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Teen Arts + Opportunity Fair

On May 6 at Washington Hall there was a visual and performance art show by teens and for teens. From 1 – 4 p.m. visual art and printed poetry was on display on the balcony; the main level had the opportunity fair, crafts and food, as well as pop-up live performances of dance, theater, music and poetry.

This event was presented by The New Guard: Teen Arts Leadership Society, the youth board at TeenTix. They not only guide TeenTix, but also learn about the inner workings of the arts community and receive mentoring. Learn more here.

Art photography by Tera Richardson.

Tera Richardson: “This collection of photos is more of [the] recent stuff that I have been working on, I’m currently working on my creative flow which is why I try to display my work!

“Someday I hope to go into the photography business, so getting started and getting my work out is really important!”

Art/photography by Carter Andrew Welliver.

Carter Andrew Welliver: “I have been considering becoming a professional photographer and would like to gauge the public reaction to my work. This will be a week before I have a show at Equinox Studios.”

 

Prog funk-fusion jazz band, Small Change on stage at Washington Hall.

Mosey Brown from Small Change: “These are original tunes by our band Small Change, a progressive funk-fusion group formed out of the Garfield jazz program. The six-piece group showcases a refined but adventurous musical ear with a constantly evolving sound.

“This group is pushing the boundaries of young independent music, exploring genres and influences rarely seen in the context of music education. We offer a complex but high-energy set that showcases musical innovation and hopefully inspires the creative ear of fellow young people.”

 

“Dawn of a Tempest” by Sasha Nelson.

Sasha Nelson: “I call my¬†piece ‘Dawn of a Tempest.’ Drawn on 18′ x 18.5” mixed media paper, the mediums I used are charcoal and acrylic paint. The idea for the piece is that the woman is sitting peacefully, facing the storm of colors in fro[nt] of her with serene composure. I imagined that she was seeing something wild and turbulent, almost otherworldly, but i[n] the face of it she remained completely calm and confident. Through the piece, I wanted to convey this particular feeling to its viewers and inspire emotion [in] people through art.

“I know that everyone who has the chance to view my piece, and indeed art in general, is a different and unique person and that each has their own life experience that they carry with them. All I want to do with my piece is to inspire the feeling of tranquility in the face of adversity that was my intention for my piece [and what] I hope to conv[ey]. I would like my art to be displayed so that it could reach a multitude of different people and touch them, whatever experiences they have had and whatever hardships they have suffered.”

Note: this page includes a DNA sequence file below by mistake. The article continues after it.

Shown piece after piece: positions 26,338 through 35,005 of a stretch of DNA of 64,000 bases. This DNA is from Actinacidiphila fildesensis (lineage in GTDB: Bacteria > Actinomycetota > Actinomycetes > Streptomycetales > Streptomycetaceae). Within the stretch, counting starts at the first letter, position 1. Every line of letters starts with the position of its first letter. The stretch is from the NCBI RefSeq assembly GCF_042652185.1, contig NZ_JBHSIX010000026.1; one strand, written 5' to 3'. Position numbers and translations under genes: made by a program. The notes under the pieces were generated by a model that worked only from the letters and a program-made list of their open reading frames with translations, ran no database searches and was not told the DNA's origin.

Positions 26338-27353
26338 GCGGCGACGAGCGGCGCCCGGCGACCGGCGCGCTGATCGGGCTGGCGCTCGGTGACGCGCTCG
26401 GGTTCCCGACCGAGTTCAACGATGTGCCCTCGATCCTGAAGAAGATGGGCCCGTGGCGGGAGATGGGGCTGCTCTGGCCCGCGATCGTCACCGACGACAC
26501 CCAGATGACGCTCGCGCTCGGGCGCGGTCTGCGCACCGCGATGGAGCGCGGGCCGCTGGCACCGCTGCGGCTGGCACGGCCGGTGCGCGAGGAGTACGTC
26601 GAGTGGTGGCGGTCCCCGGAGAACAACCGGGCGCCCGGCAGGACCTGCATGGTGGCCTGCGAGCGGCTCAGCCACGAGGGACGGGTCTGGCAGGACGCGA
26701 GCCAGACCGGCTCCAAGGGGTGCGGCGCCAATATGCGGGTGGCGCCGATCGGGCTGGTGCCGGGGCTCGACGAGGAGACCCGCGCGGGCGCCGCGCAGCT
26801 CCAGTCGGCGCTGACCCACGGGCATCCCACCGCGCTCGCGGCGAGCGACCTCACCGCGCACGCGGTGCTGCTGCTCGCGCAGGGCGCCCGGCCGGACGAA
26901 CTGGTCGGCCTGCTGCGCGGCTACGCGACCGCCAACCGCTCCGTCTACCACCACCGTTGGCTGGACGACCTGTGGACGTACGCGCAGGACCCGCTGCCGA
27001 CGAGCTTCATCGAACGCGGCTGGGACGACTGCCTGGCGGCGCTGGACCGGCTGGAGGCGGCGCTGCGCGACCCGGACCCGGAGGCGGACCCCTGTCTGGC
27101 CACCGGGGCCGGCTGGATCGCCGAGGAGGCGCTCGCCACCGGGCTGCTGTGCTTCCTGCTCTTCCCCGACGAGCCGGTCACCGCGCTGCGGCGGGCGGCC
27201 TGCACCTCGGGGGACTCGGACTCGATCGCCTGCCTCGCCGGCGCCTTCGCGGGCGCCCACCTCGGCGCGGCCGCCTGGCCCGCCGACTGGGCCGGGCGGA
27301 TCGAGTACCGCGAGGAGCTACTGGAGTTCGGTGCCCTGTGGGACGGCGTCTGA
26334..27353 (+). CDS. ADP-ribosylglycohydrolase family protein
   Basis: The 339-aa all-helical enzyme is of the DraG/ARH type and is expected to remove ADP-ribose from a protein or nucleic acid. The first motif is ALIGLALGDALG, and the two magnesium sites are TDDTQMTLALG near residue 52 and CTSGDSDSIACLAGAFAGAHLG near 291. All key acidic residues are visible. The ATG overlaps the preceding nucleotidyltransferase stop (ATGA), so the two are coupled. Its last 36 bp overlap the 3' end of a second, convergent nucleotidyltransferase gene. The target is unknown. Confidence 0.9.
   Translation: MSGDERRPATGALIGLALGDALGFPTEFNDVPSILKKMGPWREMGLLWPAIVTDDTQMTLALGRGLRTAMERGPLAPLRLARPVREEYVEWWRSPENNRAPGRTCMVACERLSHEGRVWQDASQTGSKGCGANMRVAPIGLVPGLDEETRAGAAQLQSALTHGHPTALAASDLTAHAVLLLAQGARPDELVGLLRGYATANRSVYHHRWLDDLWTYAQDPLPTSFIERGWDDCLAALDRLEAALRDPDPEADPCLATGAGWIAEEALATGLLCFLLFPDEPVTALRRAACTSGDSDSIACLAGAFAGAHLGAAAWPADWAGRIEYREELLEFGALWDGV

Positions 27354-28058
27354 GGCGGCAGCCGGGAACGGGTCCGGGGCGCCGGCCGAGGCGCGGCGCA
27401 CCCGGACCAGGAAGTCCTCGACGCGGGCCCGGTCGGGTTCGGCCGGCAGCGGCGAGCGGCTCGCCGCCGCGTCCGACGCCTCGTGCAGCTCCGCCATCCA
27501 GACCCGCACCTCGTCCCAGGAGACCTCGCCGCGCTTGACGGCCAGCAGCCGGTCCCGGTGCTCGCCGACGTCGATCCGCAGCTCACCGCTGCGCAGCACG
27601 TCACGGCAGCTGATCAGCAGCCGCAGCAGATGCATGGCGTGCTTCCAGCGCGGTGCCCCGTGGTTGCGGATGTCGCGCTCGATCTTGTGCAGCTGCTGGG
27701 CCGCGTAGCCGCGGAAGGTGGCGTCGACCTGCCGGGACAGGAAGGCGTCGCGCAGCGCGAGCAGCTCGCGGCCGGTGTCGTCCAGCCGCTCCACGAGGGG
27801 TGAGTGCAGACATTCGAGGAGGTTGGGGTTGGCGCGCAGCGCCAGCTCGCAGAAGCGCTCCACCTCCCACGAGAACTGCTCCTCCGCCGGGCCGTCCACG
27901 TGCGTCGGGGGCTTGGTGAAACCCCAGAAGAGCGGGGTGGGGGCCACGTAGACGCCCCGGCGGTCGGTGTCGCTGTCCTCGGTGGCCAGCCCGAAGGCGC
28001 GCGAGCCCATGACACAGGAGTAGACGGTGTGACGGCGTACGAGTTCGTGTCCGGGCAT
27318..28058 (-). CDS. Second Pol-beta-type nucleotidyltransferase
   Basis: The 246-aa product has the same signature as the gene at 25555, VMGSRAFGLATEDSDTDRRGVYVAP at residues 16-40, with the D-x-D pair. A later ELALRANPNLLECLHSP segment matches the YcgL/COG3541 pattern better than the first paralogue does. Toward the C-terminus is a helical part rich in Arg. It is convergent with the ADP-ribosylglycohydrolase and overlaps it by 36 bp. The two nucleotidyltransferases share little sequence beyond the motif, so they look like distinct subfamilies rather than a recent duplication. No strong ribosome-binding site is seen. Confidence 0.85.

“Katheren” (portrait in the center), “Maya Lin was the FIRST woman to design a memorial on the National Mall” (Left), “Towards the Light” (Right) all art by Elan Ma.

Elan Ma on “Towards the Light”: “It’s important for this work to be showcased because there are many environmental consequences of our actions, and something as simple and common as driving a car can have detrimental consequences for other creatures on Earth. By showcasing this particular piece, I hope it raises awareness and helps people make more environmentally conscious decisions and help support organizations that protect endangered species – like the sea turtles displayed in my work – and protect the environment.”

 

Art/photography by Matt Lovestead. “beautiful but deadly” (center), “she’s lost control” (bottom right).
Pin making from magazine scraps.
The opportunity fair at the art show.
Gemini (bottom left), Aries (bottom right), Leo (top center), Scorpio (middle center) art all by Gaebriel Min.

 

 

 

 

 

 

 

 

Gaebriel Min: “Gemini, 2017, Illustration. Gemini was created in a 12 piece concentration of the zodiac. The two-faced nature of the Gemini portrayed as twins with a vibrant aura showing the enthusiastic and intuitive nature of the zodiac sign.

“This whole series features caricatures of color. Having that representation in an art exhibition creates a more inclusive experience for the audience.”

 

Poem by Silvia Nica.

Silvia Nica: “Young Love. This poem mimics the classic “Roses are Red” love poem, emphasizing how fresh, uncertain love is just as valid and universal as [a] love that has come before it. Since the poem is a nervous confession, it’s written with relatively simple language, as if the speaker doesn’t trust themsel[ves] to use convoluted phrasing without fumbling. It makes the poem seem closer to the speaker and real life. The reference to the “Little Boy Blue nursery rhyme is meant to highlight the innocent and naive tone of the poem; a foil the allusions to pain and love lost.

“Not all poetry is flowery¬†and verbose. I think it’s important to step back and appreciate how we can say more with less. Like the gesture of giving someone flower. Many people say that “real poems don’t rhyme.” Personally, I’m a fan of rhyme schemes. They bring natural rhythm to poetry. This poem meddles with different quatrain forms. I know this poem isn’t the grandest or the most moving, but I think it’s touching in its simplicity and the trepidation overcome in its candor. I wanted to show in a quiet way that love, honest and flawed, can be young.”

Thank you to all of the teen artists: Jasmine, Bella, Shuchi, Jasper, Matt, Elan, Gaebriel, Sasha, Silvia, Tera, Grace, Carter, Rose, Amr, Mosey, RubyRose, Olivia, Madeline and anyone else who contributed! Thank you also to TeenTix, 206 Zulu and Washington Hall for the opportunity to experience art by other teens that are clearly on the cusp of futures full of more creativity.

Xo Sepia

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